> scientific knowledge on hiv/aids prevention distorted. 'at the instigation of higher-ups in the bush administration, fact-based information on the centers for disease control's website has been altered to raise scientifically questionable doubt about the efficacy of condoms in preventing the spread of hiv/aids.' 2004
> landmark agreement with samoa for aids cure search. 'many of our best drugs were derived from traditional remedies, but nearly all pharmaceutical companies have abandoned programs to search for drugs in indigenous areas. that may change as a result of a new agreement between uc berkeley and the government of samoa, which recognizes the right of the samoan people to the genetic dowry of their native plants. in return for letting locate and clone from a local tree the gene for a promising aids drug, berkeley has agreed to share any royalties from the gene-derived drug with the people of samoa.' september 29, 2004. via victor
> scientists find hiv-blocking protein in monkeys. 'a gene that prevents monkeys from getting hiv has been identified, and researchers have found that a protein the gene makes blocks the aids virus in human cells.' february 25, 2004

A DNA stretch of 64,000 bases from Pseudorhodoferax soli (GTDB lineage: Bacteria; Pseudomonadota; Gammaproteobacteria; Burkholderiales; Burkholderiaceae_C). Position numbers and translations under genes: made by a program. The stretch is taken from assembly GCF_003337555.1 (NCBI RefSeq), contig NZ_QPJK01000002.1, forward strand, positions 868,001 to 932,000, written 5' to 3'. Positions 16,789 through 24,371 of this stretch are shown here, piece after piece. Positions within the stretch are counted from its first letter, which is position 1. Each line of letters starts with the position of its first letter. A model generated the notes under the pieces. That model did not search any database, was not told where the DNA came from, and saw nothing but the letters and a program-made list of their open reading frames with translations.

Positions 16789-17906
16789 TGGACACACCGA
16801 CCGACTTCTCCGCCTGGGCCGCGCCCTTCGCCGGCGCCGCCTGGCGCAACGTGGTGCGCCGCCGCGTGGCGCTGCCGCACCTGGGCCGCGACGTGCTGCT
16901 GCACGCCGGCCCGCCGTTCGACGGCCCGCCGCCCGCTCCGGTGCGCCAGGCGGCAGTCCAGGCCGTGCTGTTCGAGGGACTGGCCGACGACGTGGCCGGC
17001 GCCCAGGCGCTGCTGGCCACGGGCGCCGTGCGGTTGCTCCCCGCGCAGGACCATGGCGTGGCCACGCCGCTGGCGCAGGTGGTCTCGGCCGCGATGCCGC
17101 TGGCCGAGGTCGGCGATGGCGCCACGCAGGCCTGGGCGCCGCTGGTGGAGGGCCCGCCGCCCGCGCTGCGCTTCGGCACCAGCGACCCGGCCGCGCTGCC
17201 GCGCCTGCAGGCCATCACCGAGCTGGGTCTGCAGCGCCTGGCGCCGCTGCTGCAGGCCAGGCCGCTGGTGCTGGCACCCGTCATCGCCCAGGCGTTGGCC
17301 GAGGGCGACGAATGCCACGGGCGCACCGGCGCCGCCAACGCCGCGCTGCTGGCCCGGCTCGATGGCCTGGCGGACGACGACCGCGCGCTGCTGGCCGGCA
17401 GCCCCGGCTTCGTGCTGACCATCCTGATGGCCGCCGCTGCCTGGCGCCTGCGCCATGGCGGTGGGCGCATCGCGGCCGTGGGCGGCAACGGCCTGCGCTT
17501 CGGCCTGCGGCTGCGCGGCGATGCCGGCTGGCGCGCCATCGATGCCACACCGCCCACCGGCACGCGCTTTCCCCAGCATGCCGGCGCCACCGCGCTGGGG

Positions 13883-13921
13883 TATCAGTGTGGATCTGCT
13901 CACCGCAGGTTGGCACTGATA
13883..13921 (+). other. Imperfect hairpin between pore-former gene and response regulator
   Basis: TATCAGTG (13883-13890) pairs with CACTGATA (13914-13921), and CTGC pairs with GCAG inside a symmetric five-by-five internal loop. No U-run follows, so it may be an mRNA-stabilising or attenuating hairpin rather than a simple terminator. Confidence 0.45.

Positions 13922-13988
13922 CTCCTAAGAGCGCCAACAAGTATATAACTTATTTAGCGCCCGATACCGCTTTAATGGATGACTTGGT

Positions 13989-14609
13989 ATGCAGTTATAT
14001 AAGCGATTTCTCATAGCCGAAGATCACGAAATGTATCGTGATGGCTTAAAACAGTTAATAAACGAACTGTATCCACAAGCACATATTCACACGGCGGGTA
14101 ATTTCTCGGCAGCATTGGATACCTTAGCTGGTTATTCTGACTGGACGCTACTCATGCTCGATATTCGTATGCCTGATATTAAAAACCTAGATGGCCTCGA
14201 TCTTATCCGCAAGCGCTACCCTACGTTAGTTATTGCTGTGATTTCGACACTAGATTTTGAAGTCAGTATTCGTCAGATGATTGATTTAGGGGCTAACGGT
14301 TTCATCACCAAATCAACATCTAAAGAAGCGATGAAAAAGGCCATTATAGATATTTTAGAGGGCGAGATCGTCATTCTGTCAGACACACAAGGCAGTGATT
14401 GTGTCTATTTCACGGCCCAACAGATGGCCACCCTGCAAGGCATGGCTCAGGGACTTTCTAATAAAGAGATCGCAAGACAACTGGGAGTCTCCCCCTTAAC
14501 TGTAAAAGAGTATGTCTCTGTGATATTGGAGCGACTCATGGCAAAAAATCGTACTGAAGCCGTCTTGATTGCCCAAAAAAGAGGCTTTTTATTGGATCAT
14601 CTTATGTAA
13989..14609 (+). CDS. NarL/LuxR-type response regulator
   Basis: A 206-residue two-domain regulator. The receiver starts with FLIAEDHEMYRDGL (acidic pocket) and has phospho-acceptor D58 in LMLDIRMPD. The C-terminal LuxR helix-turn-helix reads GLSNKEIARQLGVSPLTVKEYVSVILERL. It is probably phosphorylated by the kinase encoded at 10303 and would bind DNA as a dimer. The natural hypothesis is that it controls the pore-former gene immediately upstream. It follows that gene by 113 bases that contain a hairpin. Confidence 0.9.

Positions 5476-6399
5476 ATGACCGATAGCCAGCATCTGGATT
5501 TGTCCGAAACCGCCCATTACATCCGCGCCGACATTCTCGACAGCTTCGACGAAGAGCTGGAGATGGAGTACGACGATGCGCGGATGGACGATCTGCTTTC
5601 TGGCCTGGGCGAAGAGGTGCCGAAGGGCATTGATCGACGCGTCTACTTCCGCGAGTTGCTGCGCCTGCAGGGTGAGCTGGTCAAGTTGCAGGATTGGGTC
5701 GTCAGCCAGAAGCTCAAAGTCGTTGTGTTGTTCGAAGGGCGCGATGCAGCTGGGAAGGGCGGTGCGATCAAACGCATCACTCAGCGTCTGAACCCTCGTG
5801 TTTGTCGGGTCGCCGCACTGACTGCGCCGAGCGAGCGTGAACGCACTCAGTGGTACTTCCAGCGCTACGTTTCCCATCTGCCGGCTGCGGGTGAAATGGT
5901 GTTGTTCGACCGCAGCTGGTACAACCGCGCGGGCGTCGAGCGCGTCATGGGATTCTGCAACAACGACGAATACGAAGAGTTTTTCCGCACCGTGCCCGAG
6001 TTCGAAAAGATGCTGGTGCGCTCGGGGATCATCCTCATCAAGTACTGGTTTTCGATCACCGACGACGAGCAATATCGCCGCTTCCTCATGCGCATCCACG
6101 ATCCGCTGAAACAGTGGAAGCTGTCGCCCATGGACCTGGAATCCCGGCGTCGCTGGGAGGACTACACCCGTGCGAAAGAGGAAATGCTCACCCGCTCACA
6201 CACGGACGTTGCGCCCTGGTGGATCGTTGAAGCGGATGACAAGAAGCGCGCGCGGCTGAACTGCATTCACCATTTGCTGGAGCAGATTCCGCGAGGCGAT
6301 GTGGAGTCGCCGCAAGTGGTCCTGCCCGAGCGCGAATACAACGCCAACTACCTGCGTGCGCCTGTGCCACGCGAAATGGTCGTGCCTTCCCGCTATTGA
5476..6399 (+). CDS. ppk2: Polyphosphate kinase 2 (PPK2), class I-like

> aids epidemic should be treated as a disaster. 'the world health organization declared the hiv/aids epidemic a global health emergency, but researchers argue that governments should go one step further and treat it as a disaster.' november 12, 2003
> attacks on science: ethics and public health. 'special-interest groups have influenced policies related to needle exchange programs for the prevention of hiv (not to fund needle exchange programs).' january 11, 2002
> world aids day: link and think. 'an observance of world aids day in the personal web publishing communities.' december 1, 2001

imago
>
our mutant gene

| permaLink






> context weblog archive
december 2006
november 2006
october 2006
september 2006
august 2006
july 2006
june 2006
may 2006
april 2006
march 2006
february 2006
january 2006
december 2005
november 2005
october 2005
september 2005
august 2005
july 2005
june 2005
may 2005
april 2005
march 2005
february 2005
january 2005
december 2004
november 2004
october 2004
september 2004
august 2004
july 2004
june 2004
may 2004
april 2004
march 2004
february 2004
january 2004
december 2003
november 2003
october 2003
june 2003
may 2003
april 2003
march 2003
february 2003
january 2003
december 2002
november 2002
october 2002
july 2002
june 2002
may 2002
april 2002
march 2002
february 2002
january 2002
countdown 2002
december 2001
november 2001
october 2001
september 2001
august 2001

more news in
> sitemap

Google


context archives all www
   "active, informed citizen participation is the key to shaping the network society. a new 'public sphere' is required." seattle statement
| home | site map | about context | donate | lang >>> español - català |
03 http://straddle3.net/context/03/en/2004_10_22.html